dx remains
stopped in step_up at line 342 in file "./mt_gkz/saito-b.rr"
342    if (type(dn(Ans)) > 1) error("dx remains");
(debug) quit
// Since the toric ideal for A is not normal, it stops with the error.
[2675]  P=mt_gkz.pfaff_eq(A,[b1,b2],Ap,Rvec,DirX=[dx4]
| shift=[1,0],xrule=[[x1,1],[x2,2],[x3,4]])$// It works.  Refer to  [ << ] [ < ] [ Up ] [ > ] [ >> ] [Top] [Contents] [Index] [ ? ] 2.1.2 mt_gkz.ff2, mt_gkz.ff1, mt_gkz.ff mt_gkz.ff(Rvec0,A,Ap,Beta) mt_gkz.ff1(Rvec0,A,Beta,Ap) mt_gkz.ff2(Rvec0,A,Beta,Ap,BF,C) :: ff returns a differential operator whose action to 1 gives the cocycle defined by Rvec0 return ff returns a differential operator whose action to 1 of M_A(\beta) gives the cocycle defined by Rvec0. return ff1 returns a composite of step-down operators for the positive part of Rvec0 return ff2 returns a composite of step-up operators for the positive part of Rvec0 Rvec0 An element of Rvec explained in mt_gkz.pfaff_eq. BF the list of b-functions to all directions. C the list of the step up operators for all a_1, a_2, ..., a_n. Other arguments are same with those of pfaff_eq. • The function ff generates the list of b-functions and the list of step up operators and store them in the cache variable. They can be obtained by calling as S=mt_gkz.get_bf_step_up() where S[0] is the list of b-functions and S[1] is the list of step up operators. Step up operators are obtained by the algorithm given in [SST1999]. • Option nf. When nf=1, the output operator is reduced to the normal form with respect to the Groebner basis of the GKZ system of the graded reverse lexicographic order. • Option shift. See mt_gkz.pfaff_eq. • Internal info: The function mt_gkz.bb gives the constant so that the step up and step down operators (contiguity operators) give contiguity relations for the integral representation in [MT2020]. Note that mt_gkz.ff1 and mt_gkz.ff2 give contiguity relations which are constant multiple of those for hypergeometric polynomials. • Internal info: mt_gkz.step_up generates step up operators of [SST1999] from b-functions by utilizing mt_gkz.bf2euler and mt_gkz.toric. Example: Step up operators compatible with the integral representation in [MT2020]. The function hgpoly_res defined in check-by-hgpoly.rr returns a multiple of the hypergeometric polynomial which agrees with the residue times a power of 2\pi \sqrt{-1} of the integral representation. See [SST1999]. [1883] import("mt_gkz.rr")$
[3175] load("mt_gkz/check-by-hgpoly.rr")$[3176] A=[[1,1,0,0],[0,0,1,1],[0,1,0,1]]$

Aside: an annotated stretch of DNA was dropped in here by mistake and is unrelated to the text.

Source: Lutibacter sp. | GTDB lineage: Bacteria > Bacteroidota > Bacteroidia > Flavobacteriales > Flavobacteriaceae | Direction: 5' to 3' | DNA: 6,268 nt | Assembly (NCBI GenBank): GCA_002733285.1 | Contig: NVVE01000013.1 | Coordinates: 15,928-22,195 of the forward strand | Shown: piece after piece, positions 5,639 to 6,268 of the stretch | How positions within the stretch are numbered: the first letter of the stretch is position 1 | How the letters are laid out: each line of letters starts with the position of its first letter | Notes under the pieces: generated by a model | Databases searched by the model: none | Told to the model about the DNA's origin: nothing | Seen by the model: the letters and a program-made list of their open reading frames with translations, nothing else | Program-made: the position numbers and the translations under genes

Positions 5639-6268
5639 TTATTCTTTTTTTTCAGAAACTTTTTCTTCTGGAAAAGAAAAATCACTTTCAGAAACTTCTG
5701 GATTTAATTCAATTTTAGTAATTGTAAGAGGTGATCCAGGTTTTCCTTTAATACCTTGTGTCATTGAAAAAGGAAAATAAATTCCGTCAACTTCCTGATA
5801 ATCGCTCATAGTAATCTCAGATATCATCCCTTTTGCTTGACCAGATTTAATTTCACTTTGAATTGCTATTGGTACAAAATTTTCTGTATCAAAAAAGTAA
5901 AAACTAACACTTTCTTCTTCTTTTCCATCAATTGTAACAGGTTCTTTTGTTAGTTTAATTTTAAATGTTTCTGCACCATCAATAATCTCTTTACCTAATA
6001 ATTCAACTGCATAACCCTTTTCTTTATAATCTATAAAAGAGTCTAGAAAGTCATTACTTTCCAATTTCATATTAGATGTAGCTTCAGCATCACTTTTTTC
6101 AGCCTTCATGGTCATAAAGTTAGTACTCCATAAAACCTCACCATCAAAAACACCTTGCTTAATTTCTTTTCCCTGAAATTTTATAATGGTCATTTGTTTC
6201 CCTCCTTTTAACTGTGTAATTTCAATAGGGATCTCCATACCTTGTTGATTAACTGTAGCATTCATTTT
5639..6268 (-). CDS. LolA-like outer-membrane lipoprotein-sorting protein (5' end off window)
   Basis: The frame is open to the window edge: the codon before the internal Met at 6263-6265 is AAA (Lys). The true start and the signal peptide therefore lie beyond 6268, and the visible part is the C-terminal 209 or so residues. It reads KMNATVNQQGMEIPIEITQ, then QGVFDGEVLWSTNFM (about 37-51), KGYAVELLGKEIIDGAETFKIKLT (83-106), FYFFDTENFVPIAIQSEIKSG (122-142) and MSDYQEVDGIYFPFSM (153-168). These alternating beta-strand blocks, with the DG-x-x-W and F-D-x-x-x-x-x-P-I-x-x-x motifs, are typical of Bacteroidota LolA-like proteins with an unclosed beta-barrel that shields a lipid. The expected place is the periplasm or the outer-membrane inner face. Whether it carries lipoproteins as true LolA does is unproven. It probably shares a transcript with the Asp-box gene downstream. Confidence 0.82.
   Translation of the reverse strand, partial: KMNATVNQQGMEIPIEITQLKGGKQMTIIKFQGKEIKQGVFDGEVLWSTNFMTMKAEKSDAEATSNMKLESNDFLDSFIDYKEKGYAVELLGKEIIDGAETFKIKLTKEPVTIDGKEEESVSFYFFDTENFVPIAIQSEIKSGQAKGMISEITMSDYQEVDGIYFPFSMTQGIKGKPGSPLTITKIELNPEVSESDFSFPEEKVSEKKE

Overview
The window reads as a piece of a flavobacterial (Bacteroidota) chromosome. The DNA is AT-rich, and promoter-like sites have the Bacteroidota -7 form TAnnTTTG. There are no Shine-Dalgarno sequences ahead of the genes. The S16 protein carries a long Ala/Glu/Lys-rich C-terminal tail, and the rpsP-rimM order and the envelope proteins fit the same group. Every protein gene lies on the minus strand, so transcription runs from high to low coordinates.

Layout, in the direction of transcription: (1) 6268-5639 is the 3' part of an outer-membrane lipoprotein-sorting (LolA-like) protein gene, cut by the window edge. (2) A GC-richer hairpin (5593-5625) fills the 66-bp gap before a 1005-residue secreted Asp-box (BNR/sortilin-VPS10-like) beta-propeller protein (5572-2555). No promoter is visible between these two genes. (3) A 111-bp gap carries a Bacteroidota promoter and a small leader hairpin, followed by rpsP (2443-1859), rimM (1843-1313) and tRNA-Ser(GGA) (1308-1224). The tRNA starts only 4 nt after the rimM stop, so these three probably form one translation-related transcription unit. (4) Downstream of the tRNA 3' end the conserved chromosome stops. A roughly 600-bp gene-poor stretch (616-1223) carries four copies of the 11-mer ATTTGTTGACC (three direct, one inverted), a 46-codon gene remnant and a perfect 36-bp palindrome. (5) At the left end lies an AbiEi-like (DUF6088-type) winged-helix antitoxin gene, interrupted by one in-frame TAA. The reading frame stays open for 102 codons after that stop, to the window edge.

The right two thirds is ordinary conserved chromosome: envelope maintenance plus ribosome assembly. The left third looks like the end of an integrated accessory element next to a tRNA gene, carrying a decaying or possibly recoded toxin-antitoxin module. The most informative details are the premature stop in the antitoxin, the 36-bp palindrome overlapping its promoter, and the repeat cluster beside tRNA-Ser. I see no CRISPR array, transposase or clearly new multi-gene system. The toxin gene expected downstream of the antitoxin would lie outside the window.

[3177]  B=newvect(3,[5,4,7])$Ap=[[1,1,0,0],[0,0,1,1],[0,0,0,0]]$
[3179]  Beta=[b1,b2,b3]$R=[0,0,-1,0]$
[3180]  F2=hgpoly_res(A,B,2);  // HG polynomial. 2 is the number of e_i's.
10*x1^2*x2^3*x4^4+20*x1*x2^4*x3*x4^3+6*x2^5*x3^2*x4^2
[3182]  mt_gkz.ff(R,A,Ap,Beta); // the operator standing for R
(x3*x4*dx4+x3^2*dx3+x1*x4*dx2+x1*x3*dx1+x3)/(b1+b2-b3+1)
[3184] S=mt_gkz.get_bf_step_up(A); // b-function and non-reduced step up op's
[[ s_1*s_2-s_1*s_3+s_1^2 s_1*s_3 s_2^2+(-s_3+s_1)*s_2 s_3*s_2 ],
[ x2*x3*dx4+x1*x3*dx3+x1*x2*dx2+x1^2*dx1+x1
x2*x4*dx4+x1*x4*dx3+x2^2*dx2+x1*x2*dx1+x2
x3*x4*dx4+x3^2*dx3+x1*x4*dx2+x1*x3*dx1+x3
x4^2*dx4+x3*x4*dx3+x2*x4*dx2+x2*x3*dx1+x4 ]]
[3185] Fvec=mt_gkz.ff2(R,A,Beta,Ap,S[0],S[1]);
(x3*x4*dx4+x3^2*dx3+x1*x4*dx2+x1*x3*dx1+x3)/(b1+b2-b3+1)
[3188] Fvec = base_replace(Fvec,assoc(Beta,vtol(B)));
1/3*x3*x4*dx4+1/3*x3^2*dx3+1/3*x1*x4*dx2+1/3*x1*x3*dx1+1/3*x3
[3189] R32d = odiff_act(Fvec,F2,[x1,x2,x3,x4]); // Act Fvec to the hg-poly
10*x1^3*x2^2*x4^5+50*x1^2*x2^3*x3*x4^4+50*x1*x2^4*x3^2*x4^3+10*x2^5*x3^3*x4^2
[3190] red(R32d/hgpoly_res(A,B+newvect(3,[0,1,0]),2));
// R32d agrees with the HG polynomial with Beta=[5,4,7]+[0,1,0].
1

Refer to

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2.1.3 mt_gkz.rvec_to_fvec

mt_gkz.rvec_to_fvec(Rvec,A,Ap,Beta)

:: It returns a set of differential operators standing for Rvec.

return

It returns a set of differential operators of which action to 1 \in M_A(\beta) give cocycles specified by Rvec.

A, Ap, Beta

Same with mt_gkz.pfaff_eq

Example: The following two expressions are congruent because 2a_1-a_2-a_3+a_4=a_1 for this A.

[1883] import("mt_gkz.rr");
[3191] mt_gkz.rvec_to_fvec([[2,-1,-1,1],[0,0,1,0]],
[[1,1,0,0],[0,0,1,1],[0,1,0,1]],
[[1,1,0,0],[0,0,1,1],[0,0,0,0]],[b1,b2,b3]);
[(x2*x3*x4^2*dx1^2*dx4^3+((x1*x3*x4^2+x2*x3^2*x4)*dx1^2*dx3
+(x1*x2*x4^2+x2^2*x3*x4)*dx1^2*dx2+(x1^2*x4^2+2*x1*x2*x3*x4+x2^2*x3^2)*dx1^3
+(x1*x4^2+3*x2*x3*x4)*dx1^2)*dx4^2+(x1*x3^2*x4*dx1^2*dx3^2
+((x1^2*x3*x4+x1*x2*x3^2)*dx1^3+(3*x1*x3*x4+x2*x3^2)*dx1^2)*dx3
+x1*x2^2*x4*dx1^2*dx2^2+((x1^2*x2*x4+x1*x2^2*x3)*dx1^3
+(3*x1*x2*x4+x2^2*x3)*dx1^2)*dx2+x1^2*x2*x3*dx1^4
+(x1^2*x4+3*x1*x2*x3)*dx1^3+(x1*x4+x2*x3)*dx1^2)*dx4)
/(b3*b2*b1^3+(b3*b2^2+(-b3^2-2*b3)*b2)*b1^2+(-b3*b2^2+(b3^2+b3)*b2)*b1),
(dx3)/(b2)]
[3192] mt_gkz.rvec_to_fvec([[1,0,0,0],[0,0,1,0]],
[[1,1,0,0],[0,0,1,1],[0,1,0,1]],
[[1,1,0,0],[0,0,1,1],[0,0,0,0]],[b1,b2,b3]);
[(dx1)/(b1),(dx3)/(b2)]

Refer to